Stations, stopping areas, public transport stops, ports, airports
The Cermak-McCormick Place station serves the country’s largest convention center and a stretch of the Chicago Transit Authority (CTA) Green Line that has been without service since 1978. The design, a lightfilled and weather-protecting tube covering the platform, provides an attractive and joyful experience for riders and those passing by. It is the result of creatively working within constraints: constricted site, short construction schedule, modest budget, and no suspension of service.
Track realignment was not an option, as a result, the existing conditions would only allow a center platform, approximately 15 feet wide, to serve a community with anticipated population growth and transit use. With a narrow platform, the location of a-typical structure for a canopy in addition to station amenities (benches, signage/wayfinding, trash bins, ect.) would have resulted in a cluttered, tight, and hard to navigate space. The design solution was the development of a tube over Cermak Road, where the CTA right-of-way is both widest and most visible to the public. Locating train berthing over Cermak Road allows views to Chinatown, McCormick Place, and Chicago’s skyline/ Loop.
The perforated stainless steel and polycarbonate tube performs multiple duties: it provides wind and rain protection and a barrierfree platform, it places materials out of easy reach of vandals, and it creates a station easy to identify from a distance.
The polycarbonate and perforated stainless steel provides light, directs views, and subtly reminds passengers of the direction of travel. Four perforation patterns are used, none of them with more than a 23% open area. Counterintuitively, perforated materials deflect air if the percentage of “open area” is low. The open area percentages used at the station is effective for usual wind speeds in Chicago.
In general, perforation sizes and densities are arranged to maximize views over Cermak Road and to protect from prevailing winter winds.
The vicinity of the new station is home to McCormick Place convention center (the largest in the country), Chinatown, Bertrand Goldberg’s Raymond Hilliard Homes, and the Motor Row Chicago-designated landmark district. Located less than three miles from the center of Chicago’s central business district, it is an area that is seeing residential and convention center-related development, such as an arena and hotels. Prior to the opening of Cermak-McCormick Place station, the distance between the closest L station and the nearest portion of the convention center campus was half a mile. With the new station, the distance has been shortened by more than half.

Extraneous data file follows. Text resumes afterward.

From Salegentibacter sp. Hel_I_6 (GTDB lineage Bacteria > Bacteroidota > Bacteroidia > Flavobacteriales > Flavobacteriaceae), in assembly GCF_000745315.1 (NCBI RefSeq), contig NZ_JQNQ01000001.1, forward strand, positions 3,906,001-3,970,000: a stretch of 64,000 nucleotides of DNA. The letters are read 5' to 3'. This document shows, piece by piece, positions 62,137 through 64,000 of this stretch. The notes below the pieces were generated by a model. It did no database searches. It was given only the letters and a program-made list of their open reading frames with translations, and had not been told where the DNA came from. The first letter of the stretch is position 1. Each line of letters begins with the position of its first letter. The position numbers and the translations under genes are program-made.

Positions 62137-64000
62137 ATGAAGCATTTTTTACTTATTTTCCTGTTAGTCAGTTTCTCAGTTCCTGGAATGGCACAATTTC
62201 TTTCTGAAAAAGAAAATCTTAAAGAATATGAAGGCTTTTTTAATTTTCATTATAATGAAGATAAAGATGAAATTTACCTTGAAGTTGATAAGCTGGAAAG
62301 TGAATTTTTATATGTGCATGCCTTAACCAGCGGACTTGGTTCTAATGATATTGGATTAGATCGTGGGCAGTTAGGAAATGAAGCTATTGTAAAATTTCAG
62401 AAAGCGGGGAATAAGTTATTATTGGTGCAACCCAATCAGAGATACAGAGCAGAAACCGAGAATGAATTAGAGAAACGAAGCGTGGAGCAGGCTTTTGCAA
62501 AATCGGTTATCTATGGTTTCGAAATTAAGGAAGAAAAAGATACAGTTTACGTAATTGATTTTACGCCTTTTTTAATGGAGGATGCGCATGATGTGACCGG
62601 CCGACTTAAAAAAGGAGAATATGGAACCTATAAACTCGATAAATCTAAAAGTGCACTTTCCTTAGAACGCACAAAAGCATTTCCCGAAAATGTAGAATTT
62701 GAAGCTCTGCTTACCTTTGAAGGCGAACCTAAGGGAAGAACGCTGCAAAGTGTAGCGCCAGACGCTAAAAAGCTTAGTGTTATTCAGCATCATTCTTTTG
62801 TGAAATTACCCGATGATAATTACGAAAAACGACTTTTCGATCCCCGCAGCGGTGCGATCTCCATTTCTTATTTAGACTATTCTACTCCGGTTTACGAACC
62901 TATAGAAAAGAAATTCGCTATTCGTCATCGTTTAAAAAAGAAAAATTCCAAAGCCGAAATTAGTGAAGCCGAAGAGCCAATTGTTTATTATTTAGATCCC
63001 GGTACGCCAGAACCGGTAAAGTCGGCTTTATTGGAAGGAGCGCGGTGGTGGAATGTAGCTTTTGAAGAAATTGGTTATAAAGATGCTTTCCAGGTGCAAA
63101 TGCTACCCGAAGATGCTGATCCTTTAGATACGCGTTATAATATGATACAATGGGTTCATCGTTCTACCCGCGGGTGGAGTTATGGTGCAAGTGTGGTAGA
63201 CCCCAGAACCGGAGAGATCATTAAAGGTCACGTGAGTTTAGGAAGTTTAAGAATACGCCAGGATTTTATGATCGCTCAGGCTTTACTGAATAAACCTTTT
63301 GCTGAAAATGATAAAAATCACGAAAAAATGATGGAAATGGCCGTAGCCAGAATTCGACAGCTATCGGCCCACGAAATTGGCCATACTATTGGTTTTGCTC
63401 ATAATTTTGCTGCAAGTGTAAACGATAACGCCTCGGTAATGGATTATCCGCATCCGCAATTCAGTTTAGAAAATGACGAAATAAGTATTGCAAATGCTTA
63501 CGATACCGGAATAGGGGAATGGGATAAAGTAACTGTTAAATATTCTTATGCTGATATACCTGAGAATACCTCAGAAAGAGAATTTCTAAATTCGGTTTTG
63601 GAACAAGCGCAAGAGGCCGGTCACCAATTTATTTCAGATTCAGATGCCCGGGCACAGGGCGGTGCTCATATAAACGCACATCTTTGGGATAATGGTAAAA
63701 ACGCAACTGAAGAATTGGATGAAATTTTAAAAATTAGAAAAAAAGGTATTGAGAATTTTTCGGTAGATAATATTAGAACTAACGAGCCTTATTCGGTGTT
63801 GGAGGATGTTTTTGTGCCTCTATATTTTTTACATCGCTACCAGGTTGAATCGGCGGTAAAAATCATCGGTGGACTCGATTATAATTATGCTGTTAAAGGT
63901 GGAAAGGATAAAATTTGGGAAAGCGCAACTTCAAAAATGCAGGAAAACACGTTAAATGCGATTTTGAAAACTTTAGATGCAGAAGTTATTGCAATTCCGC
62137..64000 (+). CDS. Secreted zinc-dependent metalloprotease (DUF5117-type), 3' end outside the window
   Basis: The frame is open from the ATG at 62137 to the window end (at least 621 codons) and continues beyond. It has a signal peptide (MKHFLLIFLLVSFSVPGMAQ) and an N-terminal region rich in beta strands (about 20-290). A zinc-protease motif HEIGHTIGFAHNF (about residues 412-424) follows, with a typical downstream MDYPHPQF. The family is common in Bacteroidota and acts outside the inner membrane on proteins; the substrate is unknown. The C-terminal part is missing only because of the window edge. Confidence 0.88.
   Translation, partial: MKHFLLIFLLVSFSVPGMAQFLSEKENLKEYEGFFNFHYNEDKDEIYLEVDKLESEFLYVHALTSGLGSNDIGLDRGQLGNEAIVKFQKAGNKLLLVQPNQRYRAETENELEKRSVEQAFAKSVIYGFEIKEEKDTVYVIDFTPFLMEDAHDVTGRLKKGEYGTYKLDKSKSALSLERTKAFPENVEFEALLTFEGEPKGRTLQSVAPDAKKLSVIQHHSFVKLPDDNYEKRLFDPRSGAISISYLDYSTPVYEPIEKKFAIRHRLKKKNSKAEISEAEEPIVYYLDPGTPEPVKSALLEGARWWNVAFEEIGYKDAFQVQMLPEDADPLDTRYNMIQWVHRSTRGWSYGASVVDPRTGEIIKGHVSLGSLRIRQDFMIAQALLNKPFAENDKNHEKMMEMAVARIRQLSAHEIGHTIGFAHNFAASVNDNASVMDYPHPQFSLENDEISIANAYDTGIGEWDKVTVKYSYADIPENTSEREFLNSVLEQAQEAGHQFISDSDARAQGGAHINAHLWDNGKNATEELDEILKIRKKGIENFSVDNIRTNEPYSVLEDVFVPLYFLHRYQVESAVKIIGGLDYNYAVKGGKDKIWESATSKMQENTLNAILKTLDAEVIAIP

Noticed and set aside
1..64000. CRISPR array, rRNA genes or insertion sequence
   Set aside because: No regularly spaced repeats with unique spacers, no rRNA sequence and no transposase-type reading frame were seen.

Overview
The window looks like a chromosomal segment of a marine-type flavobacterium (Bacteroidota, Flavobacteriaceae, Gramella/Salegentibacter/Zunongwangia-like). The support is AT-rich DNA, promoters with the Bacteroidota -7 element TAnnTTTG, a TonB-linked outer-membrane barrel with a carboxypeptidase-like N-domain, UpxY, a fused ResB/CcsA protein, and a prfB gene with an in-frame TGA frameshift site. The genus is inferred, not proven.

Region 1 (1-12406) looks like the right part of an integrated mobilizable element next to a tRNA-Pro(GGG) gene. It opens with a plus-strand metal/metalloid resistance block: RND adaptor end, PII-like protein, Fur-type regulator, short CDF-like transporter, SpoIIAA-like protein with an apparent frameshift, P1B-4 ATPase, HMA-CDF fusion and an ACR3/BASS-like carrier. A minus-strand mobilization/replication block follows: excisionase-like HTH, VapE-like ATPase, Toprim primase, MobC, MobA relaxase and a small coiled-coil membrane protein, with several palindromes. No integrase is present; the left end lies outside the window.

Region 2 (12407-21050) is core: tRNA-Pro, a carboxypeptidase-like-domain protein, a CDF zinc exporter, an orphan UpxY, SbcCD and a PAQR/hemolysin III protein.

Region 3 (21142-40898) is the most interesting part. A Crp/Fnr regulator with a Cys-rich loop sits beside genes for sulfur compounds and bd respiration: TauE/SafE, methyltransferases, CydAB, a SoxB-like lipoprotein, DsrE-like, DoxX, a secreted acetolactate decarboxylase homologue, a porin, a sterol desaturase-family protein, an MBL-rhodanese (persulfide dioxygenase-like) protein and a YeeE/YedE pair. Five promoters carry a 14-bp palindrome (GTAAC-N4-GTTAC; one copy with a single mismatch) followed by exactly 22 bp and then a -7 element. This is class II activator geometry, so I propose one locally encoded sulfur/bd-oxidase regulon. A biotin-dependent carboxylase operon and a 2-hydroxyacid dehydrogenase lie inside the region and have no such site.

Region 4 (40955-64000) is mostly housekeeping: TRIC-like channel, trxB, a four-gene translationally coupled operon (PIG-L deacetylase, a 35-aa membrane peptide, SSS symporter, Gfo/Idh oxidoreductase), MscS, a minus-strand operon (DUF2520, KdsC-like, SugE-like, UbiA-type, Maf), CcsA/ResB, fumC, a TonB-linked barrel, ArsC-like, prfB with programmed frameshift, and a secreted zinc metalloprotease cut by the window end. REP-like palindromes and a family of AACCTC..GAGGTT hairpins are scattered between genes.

The location of the station, with its sweeping views of the skyline, along with its form that provides a sense of enclosure for the elevated tracks, creates both a literal and metaphorical gateway for the large population of Chicago newcomers. Emblematic of a contemporary vision for urban connectivity, the station asserts itself as part of a larger context within the City of Chicago.
CityChicago, Illinois USA
ClientCity of Chicago, Department of Transportation
Gross Floor Area (mq)11890
ArchitectsRoss Barney Architects
Design teamPRIME AND STRUCTURAL ENGINEER TyLin International; MEP ENGINEER Singh & Associates; OMMUNICATIONS ENGINEER LTK Engineering; LANDSCAPE ARCHITECT Site Design Group
Main ContractorFH Paschen, S.N. Nielsen
Photo CreditsKate Joyce Studios
Ross Barney Architects is an architecture and urban design studio committed to designing distinctive solutions for every project that we undertake. The firm has created innovative, environmentally responsible, user focused architecture and civic spaces that stand the test of time. From our inception, the studio has operated under the belief that the experience of exceptional space is a right that all society should enjoy. The firms’ diverse portfolio of work lends proof to the idea that great design solutions can be developed for any problem. Research has fueled our design process. We search for enhanced understanding of programmatic needs. We are continually exploring new materials and system applications to improve the performance of our buildings. We allow the building to grow out of its place, its technology, and its social and functional needs. Our work is iconic and transformative.